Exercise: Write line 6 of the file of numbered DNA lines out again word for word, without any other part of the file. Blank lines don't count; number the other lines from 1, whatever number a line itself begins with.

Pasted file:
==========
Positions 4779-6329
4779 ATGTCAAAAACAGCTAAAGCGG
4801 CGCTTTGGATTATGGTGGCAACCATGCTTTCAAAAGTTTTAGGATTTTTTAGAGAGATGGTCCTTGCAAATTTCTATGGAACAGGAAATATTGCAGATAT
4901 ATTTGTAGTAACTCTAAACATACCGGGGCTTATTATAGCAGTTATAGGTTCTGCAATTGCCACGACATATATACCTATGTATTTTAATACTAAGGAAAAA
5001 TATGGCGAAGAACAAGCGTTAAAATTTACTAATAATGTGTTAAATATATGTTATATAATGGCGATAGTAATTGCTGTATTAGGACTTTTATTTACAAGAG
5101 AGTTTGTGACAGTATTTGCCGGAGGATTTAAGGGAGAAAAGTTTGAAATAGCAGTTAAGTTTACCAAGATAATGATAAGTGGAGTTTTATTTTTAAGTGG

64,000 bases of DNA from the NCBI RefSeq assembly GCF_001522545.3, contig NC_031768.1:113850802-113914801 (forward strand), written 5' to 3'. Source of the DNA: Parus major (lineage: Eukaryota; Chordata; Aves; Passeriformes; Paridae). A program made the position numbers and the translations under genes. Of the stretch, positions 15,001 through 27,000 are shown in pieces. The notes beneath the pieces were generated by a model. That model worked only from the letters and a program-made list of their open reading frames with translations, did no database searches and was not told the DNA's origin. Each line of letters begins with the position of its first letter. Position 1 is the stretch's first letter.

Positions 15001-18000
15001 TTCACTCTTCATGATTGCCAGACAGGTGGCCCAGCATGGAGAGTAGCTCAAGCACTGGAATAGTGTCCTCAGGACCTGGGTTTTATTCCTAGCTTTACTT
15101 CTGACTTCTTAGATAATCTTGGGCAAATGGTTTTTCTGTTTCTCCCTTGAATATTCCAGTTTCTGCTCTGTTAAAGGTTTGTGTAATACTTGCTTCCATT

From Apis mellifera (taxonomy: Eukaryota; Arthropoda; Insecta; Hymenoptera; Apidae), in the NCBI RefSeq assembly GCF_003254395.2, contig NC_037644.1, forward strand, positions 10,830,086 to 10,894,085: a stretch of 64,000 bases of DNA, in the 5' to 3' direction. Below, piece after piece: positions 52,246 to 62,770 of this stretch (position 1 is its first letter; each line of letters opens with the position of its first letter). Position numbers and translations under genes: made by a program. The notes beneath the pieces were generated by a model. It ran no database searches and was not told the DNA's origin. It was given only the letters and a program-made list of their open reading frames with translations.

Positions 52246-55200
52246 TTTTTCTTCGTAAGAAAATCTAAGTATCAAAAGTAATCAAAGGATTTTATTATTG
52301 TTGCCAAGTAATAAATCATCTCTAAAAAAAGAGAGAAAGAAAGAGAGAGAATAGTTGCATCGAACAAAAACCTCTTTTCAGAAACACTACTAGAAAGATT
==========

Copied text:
5101 AGTTTGTGACAGTATTTGCCGGAGGATTTAAGGGAGAAAAGTTTGAAATAGCAGTTAAGTTTACCAAGATAATGATAAGTGGAGTTTTATTTTTAAGTGG